Our planet could contain roughly 1 trillion microbial species, with only 0.001% now identified, says a duo of scientists at Indiana University.
Dr. Kenneth Locey and Dr. Jay Lennon, both from the Indiana University’s Department of Biology, combined microbial, plant and animal community datasets from different sources, resulting in the largest compilation of its kind.
Altogether, these data represent over 5.6 million microscopic and nonmicroscopic species from 35,000 locations across all the world’s oceans and continents, except Antarctica.
“Our study combines the largest available datasets with ecological models and new ecological rules for how biodiversity relates to abundance,” Dr. Lennon said.
“This gave us a new and rigorous estimate for the number of microbial species on Earth.”
According to the team, older estimates were based on efforts that dramatically under-sampled the diversity of microorganisms.
“Before high-throughput sequencing, scientists would characterize diversity based on 100 individuals, when we know that a gram of soil contains up to a billion organisms, and the total number on Earth is over 20 orders of magnitude greater,” Dr. Lennon said.
The realization that microorganisms were significantly under-sampled caused an explosion in new microbial sampling efforts over the past several years.
“A massive amount of data has been collected from these new surveys. Yet few have actually tried to pull together all the data to test big questions,” Dr. Locey said. “We suspected that aspects of biodiversity, like the number of species on Earth, would scale with the abundance of individual organisms.”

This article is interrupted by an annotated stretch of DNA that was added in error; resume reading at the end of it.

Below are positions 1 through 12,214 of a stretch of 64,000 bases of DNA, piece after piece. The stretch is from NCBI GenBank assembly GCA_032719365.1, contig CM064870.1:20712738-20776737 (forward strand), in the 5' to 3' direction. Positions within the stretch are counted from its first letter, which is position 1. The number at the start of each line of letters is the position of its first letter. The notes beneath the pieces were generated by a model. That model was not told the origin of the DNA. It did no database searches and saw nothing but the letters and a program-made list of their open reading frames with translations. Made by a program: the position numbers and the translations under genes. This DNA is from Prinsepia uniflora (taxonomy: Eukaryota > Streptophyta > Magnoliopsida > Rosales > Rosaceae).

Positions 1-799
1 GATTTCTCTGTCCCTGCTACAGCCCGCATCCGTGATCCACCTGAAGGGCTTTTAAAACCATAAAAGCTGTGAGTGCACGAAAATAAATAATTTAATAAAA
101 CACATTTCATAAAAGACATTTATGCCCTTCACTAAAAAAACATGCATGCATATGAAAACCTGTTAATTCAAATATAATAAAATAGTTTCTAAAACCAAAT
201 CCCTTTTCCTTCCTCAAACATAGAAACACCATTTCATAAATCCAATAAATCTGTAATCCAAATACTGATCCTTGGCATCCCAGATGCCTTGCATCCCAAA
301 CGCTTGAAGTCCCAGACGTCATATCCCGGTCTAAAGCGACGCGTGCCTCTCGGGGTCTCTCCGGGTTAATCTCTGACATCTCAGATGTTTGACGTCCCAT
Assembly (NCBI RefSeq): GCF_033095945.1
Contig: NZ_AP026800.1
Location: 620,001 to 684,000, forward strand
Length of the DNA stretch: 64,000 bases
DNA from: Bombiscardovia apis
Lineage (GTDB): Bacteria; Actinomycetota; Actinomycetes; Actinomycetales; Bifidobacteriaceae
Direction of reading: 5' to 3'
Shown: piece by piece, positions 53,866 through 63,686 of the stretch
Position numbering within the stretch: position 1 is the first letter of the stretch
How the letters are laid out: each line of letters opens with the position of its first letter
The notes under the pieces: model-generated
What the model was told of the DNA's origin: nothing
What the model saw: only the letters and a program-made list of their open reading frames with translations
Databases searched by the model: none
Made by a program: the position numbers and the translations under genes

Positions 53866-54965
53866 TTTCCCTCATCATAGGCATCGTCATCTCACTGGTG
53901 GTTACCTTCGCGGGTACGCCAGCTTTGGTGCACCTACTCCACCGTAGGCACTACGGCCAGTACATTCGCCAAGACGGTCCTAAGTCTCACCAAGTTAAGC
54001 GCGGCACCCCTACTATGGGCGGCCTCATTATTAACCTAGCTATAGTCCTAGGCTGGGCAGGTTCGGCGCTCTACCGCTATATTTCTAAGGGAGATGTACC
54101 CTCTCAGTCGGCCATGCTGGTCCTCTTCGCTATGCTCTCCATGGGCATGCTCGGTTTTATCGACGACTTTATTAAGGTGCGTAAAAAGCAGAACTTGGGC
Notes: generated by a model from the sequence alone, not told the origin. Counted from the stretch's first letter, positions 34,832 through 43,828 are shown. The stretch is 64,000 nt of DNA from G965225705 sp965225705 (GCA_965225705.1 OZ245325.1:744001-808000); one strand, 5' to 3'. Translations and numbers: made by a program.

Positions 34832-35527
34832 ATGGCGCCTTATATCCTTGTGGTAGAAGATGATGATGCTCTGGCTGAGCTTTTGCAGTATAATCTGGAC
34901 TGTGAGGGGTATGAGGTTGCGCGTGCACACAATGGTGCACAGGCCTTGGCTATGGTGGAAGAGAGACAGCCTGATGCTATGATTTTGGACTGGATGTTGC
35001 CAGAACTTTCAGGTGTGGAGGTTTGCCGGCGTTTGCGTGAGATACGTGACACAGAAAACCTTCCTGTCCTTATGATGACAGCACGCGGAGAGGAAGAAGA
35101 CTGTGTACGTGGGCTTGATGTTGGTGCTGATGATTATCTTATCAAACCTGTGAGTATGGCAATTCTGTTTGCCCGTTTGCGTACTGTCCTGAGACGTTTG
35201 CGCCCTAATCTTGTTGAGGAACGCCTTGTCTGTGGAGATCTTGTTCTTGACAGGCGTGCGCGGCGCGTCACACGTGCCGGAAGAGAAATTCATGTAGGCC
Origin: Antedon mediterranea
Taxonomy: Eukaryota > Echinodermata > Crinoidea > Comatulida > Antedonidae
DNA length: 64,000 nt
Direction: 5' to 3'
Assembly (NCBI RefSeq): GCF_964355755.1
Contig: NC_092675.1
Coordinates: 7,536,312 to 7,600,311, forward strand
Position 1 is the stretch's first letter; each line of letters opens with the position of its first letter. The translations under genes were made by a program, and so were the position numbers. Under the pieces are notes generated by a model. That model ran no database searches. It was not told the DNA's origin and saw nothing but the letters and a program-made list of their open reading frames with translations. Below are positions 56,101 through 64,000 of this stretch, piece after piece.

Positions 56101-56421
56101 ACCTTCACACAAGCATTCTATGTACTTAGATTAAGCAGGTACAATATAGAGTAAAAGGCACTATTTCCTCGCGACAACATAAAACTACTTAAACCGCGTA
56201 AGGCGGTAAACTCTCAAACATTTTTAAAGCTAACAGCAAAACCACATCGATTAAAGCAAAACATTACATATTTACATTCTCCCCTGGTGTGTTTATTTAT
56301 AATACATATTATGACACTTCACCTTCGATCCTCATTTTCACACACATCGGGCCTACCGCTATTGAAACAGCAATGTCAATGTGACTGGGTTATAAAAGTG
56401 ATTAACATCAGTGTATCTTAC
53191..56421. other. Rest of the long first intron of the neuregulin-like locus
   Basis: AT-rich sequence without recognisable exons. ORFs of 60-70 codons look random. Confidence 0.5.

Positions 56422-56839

“After analyzing a massive amount of data, we observed simple but powerful trends in how biodiversity changes across scales of abundance,” the scientists said.
“One of these trends is among the most expansive patterns in biology, holding across all magnitudes of abundance in nature.”
The study results, published in the Proceedings of the National Academy of Sciences, also suggest that actually identifying every microbial species on Earth is a huge challenge.
“The Earth Microbiome Project — a global multidisciplinary project to identify microscope organisms — has so far cataloged less than 10 million species. Of those cataloged species, only about 10,000 have ever been grown in a lab, and fewer than 100,000 have classified sequences,” Dr. Lennon said.
“Our results show that this leaves 100,000 times more microorganisms awaiting discovery — and 100 million to be fully explored. Microbial biodiversity, it appears, is greater than ever imagined.”
Kenneth J. Locey & Jay T. Lennon. Scaling laws predict global microbial diversity. PNAS, published online May 2, 2016; doi: 10.1073/pnas.1521291113